Avoid Problems With A Well Written Contract

Most projects for small contractors are not large enough to warrant the use of American Institute of Architects (AIA) Form A201, General Conditions of the Contract for Construction or Engineers Joint Contract Documents Committee (EJCDC) Form C700, Standard General Conditions Of The Construction Contract. Besides, the large documents would scare off most customers who have not contracted their design to an architect. On the other hand, the one and two page standard contract forms available at the office supply store are lacking even basic necessities and leave both contractor and client open to liabilities.

So, what is a small contractor to do? Attorneys are expensive but there is little alternative, in that, there is a lack of standard forms that give a contractor the ability to seriously address a project. This Proposal and Contract form is time-tested and court-tested. It has evolved over thirty-five years of contracting. Much research went into this document and many clauses were inserted into the contract after reading Supreme Court cases. You will find this form to be useful and a great asset to your business.

Your project will progress with fewer problems if the roles and responsibilities are well defined in the contract document. And, a well written contract is integral to a professional presentation. Using a contract that states the scope of the work and the obligations of all parties clearly will give your clients confidence in your ability to bring their project to a successful completion.

There is no charge for your use of this form. However, your use constitutes an agreement that I am not rendering legal advice and that you accept this form “as is.” Furthermore, you agree to hold Dean Isaacson, Cougar Gulch Group, LLC, Idaho Contractor and any agents in relation to these persons and entities, harmless from any claims by you or other parties occurring from the use of this form.

Filling out this form is pretty straight forward. You will need to remove our company information and replace it with yours. In the opening section, be as summarily descriptive as possible regarding the project. However, you don’t need to go overboard because the next section, where the scope of the project is defined, will describe the project in greater detail.

You will notice, in the bottom, right corner, there is a place for the customer to initial. This is important, for it advises the client they are responsible to the content of the contract on every page. And, if your contract ever goes to litigation, the detail demonstrates your diligence to appraise your client on every point of the contract – no small print; and, it implies the client read every page.

The Construction Specifications Institute (CSI) recently updated the MasterFormat specification and many of the division numbers have changed. The Scope of Work and Specifications section is classified to the latest MasterFormat specification, except for the numbering of the subdivisions. All subdivision classes are suggestive and you are free to edit, add, replace and/or change the numbering of the subdivisions to suit the needs of the project and your management system.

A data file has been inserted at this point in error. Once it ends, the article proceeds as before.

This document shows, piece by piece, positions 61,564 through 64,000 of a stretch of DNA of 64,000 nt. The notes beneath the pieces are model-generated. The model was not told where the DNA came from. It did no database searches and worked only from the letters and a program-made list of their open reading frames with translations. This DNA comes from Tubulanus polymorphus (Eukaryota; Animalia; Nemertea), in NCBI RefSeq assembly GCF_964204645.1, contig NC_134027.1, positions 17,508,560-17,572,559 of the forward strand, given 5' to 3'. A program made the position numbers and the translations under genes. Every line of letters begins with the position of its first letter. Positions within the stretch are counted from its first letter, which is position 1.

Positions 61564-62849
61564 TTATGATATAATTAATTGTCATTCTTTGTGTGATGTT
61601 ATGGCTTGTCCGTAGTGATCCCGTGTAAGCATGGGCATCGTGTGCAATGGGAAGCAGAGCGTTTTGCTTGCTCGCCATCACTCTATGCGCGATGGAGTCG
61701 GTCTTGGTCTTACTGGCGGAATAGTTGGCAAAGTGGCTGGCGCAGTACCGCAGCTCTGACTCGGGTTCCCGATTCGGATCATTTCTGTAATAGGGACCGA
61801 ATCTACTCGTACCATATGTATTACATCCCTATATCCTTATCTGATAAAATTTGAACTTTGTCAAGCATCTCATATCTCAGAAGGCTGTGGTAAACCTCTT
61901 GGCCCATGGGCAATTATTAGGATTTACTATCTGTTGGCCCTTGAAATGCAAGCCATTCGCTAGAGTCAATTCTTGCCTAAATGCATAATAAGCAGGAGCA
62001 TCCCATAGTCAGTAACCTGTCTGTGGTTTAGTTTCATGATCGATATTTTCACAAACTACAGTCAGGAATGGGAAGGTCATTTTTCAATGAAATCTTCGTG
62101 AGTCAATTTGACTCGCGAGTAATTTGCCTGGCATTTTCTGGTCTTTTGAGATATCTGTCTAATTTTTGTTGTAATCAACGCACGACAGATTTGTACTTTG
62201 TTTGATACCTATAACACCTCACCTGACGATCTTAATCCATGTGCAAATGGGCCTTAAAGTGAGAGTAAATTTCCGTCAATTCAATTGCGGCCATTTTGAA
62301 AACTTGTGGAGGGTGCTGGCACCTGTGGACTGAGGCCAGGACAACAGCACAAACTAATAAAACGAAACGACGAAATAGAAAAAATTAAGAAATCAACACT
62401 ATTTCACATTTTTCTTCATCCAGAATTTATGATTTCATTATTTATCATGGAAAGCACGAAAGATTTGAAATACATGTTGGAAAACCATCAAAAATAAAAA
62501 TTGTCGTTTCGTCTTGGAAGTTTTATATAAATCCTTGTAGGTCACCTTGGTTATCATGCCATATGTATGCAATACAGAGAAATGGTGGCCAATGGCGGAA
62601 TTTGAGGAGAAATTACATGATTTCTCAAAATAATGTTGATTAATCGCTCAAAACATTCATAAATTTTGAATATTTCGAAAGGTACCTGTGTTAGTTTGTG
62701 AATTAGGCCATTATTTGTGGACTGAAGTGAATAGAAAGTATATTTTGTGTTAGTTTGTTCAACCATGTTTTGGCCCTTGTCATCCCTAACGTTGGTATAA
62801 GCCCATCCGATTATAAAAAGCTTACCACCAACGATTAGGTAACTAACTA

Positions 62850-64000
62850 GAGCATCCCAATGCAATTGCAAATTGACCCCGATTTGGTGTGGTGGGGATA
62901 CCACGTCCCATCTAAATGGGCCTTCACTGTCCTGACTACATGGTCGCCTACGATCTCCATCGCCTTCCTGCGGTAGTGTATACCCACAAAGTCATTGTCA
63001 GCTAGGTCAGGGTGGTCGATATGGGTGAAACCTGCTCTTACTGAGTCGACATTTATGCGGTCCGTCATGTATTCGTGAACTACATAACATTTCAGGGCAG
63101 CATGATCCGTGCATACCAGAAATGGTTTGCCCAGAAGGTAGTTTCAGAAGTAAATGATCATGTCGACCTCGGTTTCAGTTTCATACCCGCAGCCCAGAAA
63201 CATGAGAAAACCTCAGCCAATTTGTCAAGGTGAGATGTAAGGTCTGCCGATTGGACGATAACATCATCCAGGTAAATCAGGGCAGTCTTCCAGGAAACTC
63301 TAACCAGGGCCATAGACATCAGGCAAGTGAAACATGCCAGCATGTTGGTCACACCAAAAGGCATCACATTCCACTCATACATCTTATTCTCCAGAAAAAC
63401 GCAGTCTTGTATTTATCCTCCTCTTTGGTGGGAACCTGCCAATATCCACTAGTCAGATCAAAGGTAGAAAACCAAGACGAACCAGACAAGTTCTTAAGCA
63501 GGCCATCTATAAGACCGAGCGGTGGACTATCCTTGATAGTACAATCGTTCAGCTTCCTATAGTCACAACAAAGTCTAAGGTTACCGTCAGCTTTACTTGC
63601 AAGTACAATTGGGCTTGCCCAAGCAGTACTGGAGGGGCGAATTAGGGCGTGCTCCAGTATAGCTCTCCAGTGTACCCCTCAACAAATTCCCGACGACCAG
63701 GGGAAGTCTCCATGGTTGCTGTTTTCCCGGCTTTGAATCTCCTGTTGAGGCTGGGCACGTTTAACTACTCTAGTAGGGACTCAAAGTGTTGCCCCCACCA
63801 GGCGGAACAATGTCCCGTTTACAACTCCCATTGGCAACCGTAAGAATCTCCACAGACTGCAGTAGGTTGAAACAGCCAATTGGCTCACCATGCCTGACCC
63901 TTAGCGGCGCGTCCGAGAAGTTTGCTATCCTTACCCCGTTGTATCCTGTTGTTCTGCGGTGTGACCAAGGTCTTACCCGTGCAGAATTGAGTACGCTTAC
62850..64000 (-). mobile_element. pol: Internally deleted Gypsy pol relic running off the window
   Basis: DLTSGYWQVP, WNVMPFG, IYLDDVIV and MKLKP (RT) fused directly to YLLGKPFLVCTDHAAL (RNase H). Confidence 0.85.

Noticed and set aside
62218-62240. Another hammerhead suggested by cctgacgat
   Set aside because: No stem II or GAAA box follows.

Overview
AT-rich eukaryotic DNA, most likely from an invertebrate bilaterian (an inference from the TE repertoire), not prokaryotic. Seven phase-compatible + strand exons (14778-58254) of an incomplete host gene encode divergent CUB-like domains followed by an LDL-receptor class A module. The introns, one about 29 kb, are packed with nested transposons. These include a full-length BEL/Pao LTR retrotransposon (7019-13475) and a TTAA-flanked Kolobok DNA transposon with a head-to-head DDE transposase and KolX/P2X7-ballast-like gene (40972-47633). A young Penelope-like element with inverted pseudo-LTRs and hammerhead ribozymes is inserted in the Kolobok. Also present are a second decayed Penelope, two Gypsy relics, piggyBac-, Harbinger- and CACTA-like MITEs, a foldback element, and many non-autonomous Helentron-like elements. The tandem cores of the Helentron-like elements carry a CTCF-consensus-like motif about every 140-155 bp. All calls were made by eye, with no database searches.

The General Conditions and Terms of Contract section is important because it establishes the rights and responsibilities of all parties to the contract. It is important to the integrity of every project to have a fair and equitable contract; one which is not one-sided nor leaves any question regarding client and contractor responsibilities. Do not throw your responsibilities off onto your client. I have known many contractors who try to pass off one-sided contracts. One thing I have learned from them: if you have a low regard for your clients, you will not stay in business long. Besides, courts have a habit of striking down one-sided contracts.

Another thing to remember, whenever a court has difficulty arriving at the meaning of a clause, it will always look to the intent. So make sure your intent is clear.

The General Conditions and Terms of Contract section is complete – don’t change a thing. It is time tested and court tested. Even though we both agree I am not providing a legal service or rendering legal advice, I would still highly recommend you change nothing in this section without the advice of a competent, construction attorney.

Use this form well and may it be a useful tool to help you prosper in your construction enterprise. Let me know if we can help you with safety administration and project management – or if you want to get your business up on the web. Call Dean at 208-699-6877.

About the author: Dean Isaacson

General contractor since 1975 (currently with Idaho Contractor). Previously held Certified Safety Administrator status from the National Association of Safety Professionals. Expert witness and forensics in construction related cases. Will help you with project management and marketing. We do cold calls and trade shows.

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